People have different outlook with their respective travel plans after Covid-19. Based on the report obtained by the Guardian, despite some countries gradually ease their lockdowns, “international travel is likely to last far longer”.
“Although the country is desperate to protect its economy, long-haul flights to its islands and beaches are almost certainly out this year,” Harry Theoharis, Greece’s tourism minister, told the Guardian.
Respectively, most countries are hesitant to reopen due to the risk of having a second wave of infections.
“The leaders of Austria, Greece, Israel, Norway, Denmark, the Czech Republic, Singapore, Australia and New Zealand agreed that as each begins to ease restrictions they could capitalise on low infection rates by creating tourism safe zones,” the Guardian reported.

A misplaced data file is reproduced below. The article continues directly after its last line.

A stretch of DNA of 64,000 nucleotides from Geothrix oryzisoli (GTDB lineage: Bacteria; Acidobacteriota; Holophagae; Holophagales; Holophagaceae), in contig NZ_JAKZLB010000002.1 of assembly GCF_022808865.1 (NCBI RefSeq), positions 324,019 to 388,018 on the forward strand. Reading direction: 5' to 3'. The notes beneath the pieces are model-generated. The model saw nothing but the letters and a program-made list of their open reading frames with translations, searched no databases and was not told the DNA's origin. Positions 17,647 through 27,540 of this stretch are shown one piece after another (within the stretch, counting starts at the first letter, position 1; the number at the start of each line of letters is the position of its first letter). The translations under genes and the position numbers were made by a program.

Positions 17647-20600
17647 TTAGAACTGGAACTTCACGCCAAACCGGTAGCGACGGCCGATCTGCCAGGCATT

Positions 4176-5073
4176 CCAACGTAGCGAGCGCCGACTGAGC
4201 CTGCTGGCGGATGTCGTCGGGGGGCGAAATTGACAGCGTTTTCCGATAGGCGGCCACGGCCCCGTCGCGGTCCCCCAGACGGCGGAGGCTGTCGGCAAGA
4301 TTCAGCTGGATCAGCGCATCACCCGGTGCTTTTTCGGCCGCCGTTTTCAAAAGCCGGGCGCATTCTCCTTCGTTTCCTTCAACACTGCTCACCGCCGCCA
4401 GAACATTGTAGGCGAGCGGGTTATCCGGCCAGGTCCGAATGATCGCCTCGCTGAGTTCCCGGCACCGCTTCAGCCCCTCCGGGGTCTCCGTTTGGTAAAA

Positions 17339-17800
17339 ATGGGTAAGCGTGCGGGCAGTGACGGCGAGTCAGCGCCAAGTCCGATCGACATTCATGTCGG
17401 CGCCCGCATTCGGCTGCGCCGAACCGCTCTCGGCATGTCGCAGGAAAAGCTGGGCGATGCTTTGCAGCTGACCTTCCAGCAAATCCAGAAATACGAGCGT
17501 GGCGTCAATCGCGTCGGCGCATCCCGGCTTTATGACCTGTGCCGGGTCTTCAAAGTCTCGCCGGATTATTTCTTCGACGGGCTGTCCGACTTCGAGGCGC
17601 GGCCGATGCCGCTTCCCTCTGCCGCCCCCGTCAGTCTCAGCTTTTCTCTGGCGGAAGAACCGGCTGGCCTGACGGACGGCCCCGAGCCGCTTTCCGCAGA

“Israel, Greece and Cyprus – tourist-dependent nations – are already discussing the idea in the eastern Mediterranean, and hoping to partially open up from July,” it added.
Authorities are prepared to shut down again once virus re-emerges during the gradual reopening of the countries.
“These partial or total closures, while they may protect public health, come with a huge economic cost to countries dependent on tourism or other types of travel, like international students flying in for a university education. That burden might help attempts to reaccelerate opening of borders,” report mentioned.
Various migration and travel plans after COVID-19 are uncertain. Plans were disrupted much longer.
“For a place like Hawaii or Iceland, or maybe New Zealand, you are talking about pretty dramatically restructuring your economy not to be dependent on inter-state or international tourism [and travel],” said Prof Lindsay Wiley from the American University Washington College of Law.
“You can protect yourselves by isolating the entire jurisdiction, but then you have to think through how you restructure your whole economy if you aren’t going to allow travel.” she added.